Godfrey Vodrey

Chippewa Harbor / Vodrey Harbor


odfrey Vodrey first came to Isle Royale in the 1870's to perform work for one of the mining operations on the island. He began fishing the waters of Isle Royale in the 1880's within the Chippewa Harbor area and reportedly overwintered at the site of the Johnson Fishery. Vodrey would later operate his own fish camp in a small cove, now known as Vodrey Harbor, in the early 1900s. At the time, Vodrey Harbor was one of the few remaining locations along the south shore of Isle Royale not already claimed by other fishermen. Since larger boats were unable to navigate into this harbor, Vodrey likely had to meet the boats off-shore, or at other fish camps, to pick up supplies and ship his catches. It is not known whether Vodrey maintained an icehouse, but he likely limited his catch to salt herring over lake trout to minimize travel. Vodrey is the only known fisherman to have used the site as a fish camp. After abandoning his camp, Vodrey worked as a fish inspector for the Booth company. The harbor was later used by fishermen and their families as a picnic area. Today, no evidence remains of Vodrey's use of the area as a fish camp.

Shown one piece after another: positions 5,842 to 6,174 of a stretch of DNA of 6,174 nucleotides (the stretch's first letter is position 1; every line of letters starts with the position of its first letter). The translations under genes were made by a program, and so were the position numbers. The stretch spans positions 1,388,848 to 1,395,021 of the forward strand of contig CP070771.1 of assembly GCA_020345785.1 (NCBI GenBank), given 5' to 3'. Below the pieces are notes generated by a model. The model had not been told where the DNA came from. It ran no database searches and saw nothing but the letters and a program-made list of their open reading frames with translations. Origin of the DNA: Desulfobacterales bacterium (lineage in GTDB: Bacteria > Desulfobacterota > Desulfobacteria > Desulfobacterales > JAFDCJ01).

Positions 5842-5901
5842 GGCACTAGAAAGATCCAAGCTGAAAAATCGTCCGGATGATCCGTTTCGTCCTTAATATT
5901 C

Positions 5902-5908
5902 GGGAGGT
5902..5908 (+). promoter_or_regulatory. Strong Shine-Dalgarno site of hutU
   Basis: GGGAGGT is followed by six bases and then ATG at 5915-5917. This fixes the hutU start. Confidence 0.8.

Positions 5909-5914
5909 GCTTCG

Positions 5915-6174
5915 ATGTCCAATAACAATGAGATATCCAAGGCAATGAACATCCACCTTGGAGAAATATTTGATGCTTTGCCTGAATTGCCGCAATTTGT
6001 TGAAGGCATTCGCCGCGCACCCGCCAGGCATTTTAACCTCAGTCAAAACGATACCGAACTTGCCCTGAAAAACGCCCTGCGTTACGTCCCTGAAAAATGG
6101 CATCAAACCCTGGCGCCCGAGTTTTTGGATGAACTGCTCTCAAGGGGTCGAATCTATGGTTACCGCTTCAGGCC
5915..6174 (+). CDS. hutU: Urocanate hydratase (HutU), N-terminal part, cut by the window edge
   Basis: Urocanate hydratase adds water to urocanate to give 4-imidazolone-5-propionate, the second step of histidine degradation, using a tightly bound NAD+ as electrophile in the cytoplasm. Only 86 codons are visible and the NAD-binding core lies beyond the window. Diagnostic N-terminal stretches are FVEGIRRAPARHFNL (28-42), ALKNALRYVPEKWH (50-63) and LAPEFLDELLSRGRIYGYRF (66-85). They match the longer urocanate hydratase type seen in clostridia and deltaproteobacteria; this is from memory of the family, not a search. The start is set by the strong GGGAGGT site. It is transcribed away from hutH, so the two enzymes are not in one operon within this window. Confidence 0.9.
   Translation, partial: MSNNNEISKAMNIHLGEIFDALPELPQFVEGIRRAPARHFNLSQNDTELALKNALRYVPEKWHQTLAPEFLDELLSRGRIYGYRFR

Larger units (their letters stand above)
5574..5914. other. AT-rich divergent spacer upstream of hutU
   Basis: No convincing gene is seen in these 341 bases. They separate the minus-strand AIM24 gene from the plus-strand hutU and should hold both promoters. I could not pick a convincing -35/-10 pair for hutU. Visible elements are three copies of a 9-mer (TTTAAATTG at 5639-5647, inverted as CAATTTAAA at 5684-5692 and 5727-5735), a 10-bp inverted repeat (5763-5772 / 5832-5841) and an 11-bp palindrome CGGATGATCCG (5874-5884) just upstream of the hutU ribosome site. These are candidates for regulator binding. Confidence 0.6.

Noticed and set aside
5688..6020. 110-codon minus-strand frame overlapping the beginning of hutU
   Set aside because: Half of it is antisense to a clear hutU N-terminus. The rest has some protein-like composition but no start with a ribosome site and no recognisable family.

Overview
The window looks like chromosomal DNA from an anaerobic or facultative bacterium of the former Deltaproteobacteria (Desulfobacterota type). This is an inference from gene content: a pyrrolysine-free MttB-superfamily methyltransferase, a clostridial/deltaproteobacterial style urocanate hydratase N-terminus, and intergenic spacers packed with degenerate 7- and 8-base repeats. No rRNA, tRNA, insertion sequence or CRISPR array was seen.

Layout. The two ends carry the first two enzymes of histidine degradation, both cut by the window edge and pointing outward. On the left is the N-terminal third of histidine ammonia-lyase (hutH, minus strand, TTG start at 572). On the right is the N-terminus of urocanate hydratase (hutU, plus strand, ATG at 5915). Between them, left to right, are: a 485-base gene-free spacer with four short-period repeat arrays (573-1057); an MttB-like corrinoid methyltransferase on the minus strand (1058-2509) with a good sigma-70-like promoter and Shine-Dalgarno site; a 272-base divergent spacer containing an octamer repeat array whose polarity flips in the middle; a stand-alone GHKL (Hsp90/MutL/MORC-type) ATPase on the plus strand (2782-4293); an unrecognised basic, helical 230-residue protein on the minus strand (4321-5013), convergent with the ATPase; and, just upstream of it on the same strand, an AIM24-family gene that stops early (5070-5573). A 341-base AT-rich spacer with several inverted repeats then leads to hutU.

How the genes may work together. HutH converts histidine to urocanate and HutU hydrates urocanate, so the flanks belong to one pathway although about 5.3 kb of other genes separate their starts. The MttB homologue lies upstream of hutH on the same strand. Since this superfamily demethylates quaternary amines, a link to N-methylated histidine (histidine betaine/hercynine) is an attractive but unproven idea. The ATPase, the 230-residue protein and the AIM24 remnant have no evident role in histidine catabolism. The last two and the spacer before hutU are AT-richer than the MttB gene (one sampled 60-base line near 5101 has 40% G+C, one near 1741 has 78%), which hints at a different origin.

Help Tell The Story

Are you related to this family? Would you be willing to share stories or photos associated with related events? If so, we would love to hear from you! Please contact the Cultural Resource Manager at Isle Royale National Park. Or write to:

Isle Royale National Park
800 East Lakeshore Drive
Houghton, Michigan 49931-1896


  1. Gale, Thomas P, and Kendra L. Gale. Isle Royale: A Photographic History. Houghton, Mich: Isle Royale Natural History Association, 1995. Print.

  2. Toupal, Rebecca S., Richard W. Stoffie, and M. Nieves Zedeno. The Isle Royale Folkefiskerisamfunn: Familier som levde av fiske: An Ethnohistory of the Scandinavian Folk Fishermen of Isle Royale National Park. Report for the National Park Service, Midwest Regional Office. Tucson: Bureau of Applied Research in Anthropology, University of Arizona, 2002.